- Chemistry — Knowledge of the chemical composition, structure, and properties of substances and of the chemical processes and transformations that they undergo. This includes uses of chemicals and their interactions, danger signs, production techniques, and disposal methods.
- Customer and Personal Service — Knowledge of principles and processes for providing customer and personal services. This includes customer needs assessment, meeting quality standards for services, and evaluation of customer satisfaction.
- Mathematics — Knowledge of arithmetic, algebra, geometry, calculus, statistics, and their applications.
- Public Safety and Security — Knowledge of relevant equipment, policies, procedures, and strategies to promote effective local, state, or national security operations for the protection of people, data, property, and institutions.
- Critical Thinking — Using logic and reasoning to identify the strengths and weaknesses of alternative solutions, conclusions, or approaches to problems.
- Reading Comprehension — Understanding written sentences and paragraphs in work-related documents.
- Active Listening — Giving full attention to what other people are saying, taking time to understand the points being made, asking questions as appropriate, and not interrupting at inappropriate times.
- Speaking — Talking to others to convey information effectively.
- Writing — Communicating effectively in writing as appropriate for the needs of the audience.
- Active Learning — Understanding the implications of new information for both current and future problem-solving and decision-making.
- Complex Problem Solving — Identifying complex problems and reviewing related information to develop and evaluate options and implement solutions.
- Monitoring — Monitoring/Assessing performance of yourself, other individuals, or organizations to make improvements or take corrective action.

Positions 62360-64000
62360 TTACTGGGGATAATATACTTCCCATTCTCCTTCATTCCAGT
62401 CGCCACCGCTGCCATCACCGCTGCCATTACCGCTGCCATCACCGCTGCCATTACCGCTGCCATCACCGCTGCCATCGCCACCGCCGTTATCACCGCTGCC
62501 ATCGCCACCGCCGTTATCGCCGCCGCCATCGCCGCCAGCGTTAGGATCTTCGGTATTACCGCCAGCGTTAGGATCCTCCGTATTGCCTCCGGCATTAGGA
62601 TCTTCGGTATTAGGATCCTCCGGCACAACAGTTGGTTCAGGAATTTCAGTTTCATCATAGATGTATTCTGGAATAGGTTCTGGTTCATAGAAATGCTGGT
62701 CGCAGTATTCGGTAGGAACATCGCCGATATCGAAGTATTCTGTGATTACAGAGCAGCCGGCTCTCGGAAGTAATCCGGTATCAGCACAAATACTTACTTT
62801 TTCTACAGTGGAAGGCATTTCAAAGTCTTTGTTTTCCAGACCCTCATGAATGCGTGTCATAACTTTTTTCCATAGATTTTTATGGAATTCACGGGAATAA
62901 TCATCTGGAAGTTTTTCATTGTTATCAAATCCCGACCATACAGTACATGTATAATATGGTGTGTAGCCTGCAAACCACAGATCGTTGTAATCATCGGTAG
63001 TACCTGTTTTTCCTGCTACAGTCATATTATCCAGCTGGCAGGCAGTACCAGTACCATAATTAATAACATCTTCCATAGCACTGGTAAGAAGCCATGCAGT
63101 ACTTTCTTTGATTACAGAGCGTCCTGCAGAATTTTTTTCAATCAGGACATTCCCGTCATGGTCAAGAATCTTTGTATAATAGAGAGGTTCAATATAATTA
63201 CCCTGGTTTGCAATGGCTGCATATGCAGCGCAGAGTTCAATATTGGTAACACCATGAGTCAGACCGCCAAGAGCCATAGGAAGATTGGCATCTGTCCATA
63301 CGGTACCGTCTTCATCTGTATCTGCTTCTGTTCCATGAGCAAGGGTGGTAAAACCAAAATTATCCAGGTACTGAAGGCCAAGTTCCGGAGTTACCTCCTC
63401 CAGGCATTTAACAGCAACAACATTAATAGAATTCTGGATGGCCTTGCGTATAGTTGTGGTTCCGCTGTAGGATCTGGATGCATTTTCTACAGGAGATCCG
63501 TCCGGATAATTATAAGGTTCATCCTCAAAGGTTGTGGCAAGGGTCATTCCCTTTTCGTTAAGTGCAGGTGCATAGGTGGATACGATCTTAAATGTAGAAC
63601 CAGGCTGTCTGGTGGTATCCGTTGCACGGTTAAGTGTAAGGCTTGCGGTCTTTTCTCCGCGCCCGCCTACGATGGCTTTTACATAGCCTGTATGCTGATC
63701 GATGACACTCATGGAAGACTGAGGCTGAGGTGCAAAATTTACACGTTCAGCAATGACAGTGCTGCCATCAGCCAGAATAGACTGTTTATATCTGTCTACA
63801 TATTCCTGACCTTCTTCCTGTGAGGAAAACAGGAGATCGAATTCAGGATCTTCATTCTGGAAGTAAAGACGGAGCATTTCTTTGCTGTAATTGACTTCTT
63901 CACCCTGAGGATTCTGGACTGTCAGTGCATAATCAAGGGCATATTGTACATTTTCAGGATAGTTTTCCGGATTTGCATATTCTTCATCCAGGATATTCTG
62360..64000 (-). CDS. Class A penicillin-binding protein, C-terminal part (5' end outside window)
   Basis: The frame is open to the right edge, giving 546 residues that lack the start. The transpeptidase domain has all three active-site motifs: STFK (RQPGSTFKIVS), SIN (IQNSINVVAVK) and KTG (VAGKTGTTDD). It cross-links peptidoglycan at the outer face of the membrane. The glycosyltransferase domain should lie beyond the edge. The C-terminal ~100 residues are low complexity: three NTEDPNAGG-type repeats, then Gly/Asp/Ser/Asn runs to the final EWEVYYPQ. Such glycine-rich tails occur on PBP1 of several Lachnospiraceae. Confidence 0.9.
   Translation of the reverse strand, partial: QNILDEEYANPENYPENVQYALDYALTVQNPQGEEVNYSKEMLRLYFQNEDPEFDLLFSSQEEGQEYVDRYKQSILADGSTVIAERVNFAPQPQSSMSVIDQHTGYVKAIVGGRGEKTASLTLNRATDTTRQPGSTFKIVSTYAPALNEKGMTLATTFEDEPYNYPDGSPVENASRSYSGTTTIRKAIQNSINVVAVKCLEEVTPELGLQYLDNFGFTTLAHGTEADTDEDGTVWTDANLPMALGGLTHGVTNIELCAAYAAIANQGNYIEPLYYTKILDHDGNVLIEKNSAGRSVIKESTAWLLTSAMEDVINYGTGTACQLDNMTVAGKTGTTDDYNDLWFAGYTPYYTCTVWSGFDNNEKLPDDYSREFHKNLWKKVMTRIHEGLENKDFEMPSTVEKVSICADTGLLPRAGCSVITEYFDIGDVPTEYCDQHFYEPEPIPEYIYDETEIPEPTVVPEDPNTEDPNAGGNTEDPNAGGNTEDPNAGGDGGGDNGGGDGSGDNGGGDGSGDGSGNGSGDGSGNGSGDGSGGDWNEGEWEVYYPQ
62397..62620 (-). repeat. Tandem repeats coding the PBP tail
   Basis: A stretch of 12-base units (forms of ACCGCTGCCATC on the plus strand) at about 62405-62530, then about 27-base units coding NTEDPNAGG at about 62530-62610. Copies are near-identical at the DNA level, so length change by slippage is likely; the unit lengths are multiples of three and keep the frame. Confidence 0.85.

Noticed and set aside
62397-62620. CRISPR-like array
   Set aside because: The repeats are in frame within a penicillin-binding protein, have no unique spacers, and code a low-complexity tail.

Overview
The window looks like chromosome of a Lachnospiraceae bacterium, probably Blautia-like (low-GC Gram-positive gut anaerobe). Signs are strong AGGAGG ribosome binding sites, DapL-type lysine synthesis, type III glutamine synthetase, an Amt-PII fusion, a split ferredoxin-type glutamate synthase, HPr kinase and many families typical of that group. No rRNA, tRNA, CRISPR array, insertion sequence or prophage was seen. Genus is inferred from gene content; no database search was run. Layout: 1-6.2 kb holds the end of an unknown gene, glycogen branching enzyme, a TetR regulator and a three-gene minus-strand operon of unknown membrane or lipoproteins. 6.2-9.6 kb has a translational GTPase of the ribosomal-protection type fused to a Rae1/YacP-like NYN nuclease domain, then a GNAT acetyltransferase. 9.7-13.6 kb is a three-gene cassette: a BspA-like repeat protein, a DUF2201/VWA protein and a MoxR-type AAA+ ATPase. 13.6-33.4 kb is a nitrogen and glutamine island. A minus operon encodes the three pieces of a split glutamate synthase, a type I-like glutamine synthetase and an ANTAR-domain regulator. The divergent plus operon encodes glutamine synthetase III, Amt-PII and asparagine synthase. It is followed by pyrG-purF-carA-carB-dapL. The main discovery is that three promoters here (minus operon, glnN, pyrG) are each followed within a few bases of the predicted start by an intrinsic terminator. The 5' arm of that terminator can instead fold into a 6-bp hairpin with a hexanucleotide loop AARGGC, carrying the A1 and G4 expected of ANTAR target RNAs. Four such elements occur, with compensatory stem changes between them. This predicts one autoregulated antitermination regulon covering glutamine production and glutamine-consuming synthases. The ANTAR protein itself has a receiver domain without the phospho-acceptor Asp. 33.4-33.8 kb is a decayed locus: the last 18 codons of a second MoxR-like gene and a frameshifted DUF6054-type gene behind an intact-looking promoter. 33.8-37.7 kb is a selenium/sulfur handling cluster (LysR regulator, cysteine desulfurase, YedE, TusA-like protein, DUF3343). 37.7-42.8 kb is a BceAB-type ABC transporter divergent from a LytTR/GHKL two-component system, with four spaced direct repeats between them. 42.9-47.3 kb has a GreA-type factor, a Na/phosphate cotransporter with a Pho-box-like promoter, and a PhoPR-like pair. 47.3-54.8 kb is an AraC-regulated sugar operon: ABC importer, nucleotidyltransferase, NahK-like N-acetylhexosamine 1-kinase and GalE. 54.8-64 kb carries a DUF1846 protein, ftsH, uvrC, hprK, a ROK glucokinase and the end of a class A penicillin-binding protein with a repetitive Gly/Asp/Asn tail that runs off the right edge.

- Judgment and Decision Making — Considering the relative costs and benefits of potential actions to choose the most appropriate one.
- Operations Monitoring — Watching gauges, dials, or other indicators to make sure a machine is working properly.
- Systems Evaluation — Identifying measures or indicators of system performance and the actions needed to improve or correct performance, relative to the goals of the system.
- Quality Control Analysis — Conducting tests and inspections of products, services, or processes to evaluate quality or performance.
- Social Perceptiveness — Being aware of others’ reactions and understanding why they react as they do.
- Systems Analysis — Determining how a system should work and how changes in conditions, operations, and the environment will affect outcomes.
- Coordination — Adjusting actions in relation to others’ actions.
- Instructing — Teaching others how to do something.
- Learning Strategies — Selecting and using training/instructional methods and procedures appropriate for the situation when learning or teaching new things.
- Mathematics — Using mathematics to solve problems.
- Science — Using scientific rules and methods to solve problems.
- Time Management — Managing one’s own time and the time of others.
- Problem Sensitivity — The ability to tell when something is wrong or is likely to go wrong. It does not involve solving the problem, only recognizing that there is a problem.
- Deductive Reasoning — The ability to apply general rules to specific problems to produce answers that make sense.
- Inductive Reasoning — The ability to combine pieces of information to form general rules or conclusions (includes finding a relationship among seemingly unrelated events).
- Oral Comprehension — The ability to listen to and understand information and ideas presented through spoken words and sentences.
- Oral Expression — The ability to communicate information and ideas in speaking so others will understand.
- Written Comprehension — The ability to read and understand information and ideas presented in writing.
- Flexibility of Closure — The ability to identify or detect a known pattern (a figure, object, word, or sound) that is hidden in other distracting material.
- Near Vision — The ability to see details at close range (within a few feet of the observer).
- Written Expression — The ability to communicate information and ideas in writing so others will understand.
- Information Ordering — The ability to arrange things or actions in a certain order or pattern according to a specific rule or set of rules (e.g., patterns of numbers, letters, words, pictures, mathematical operations).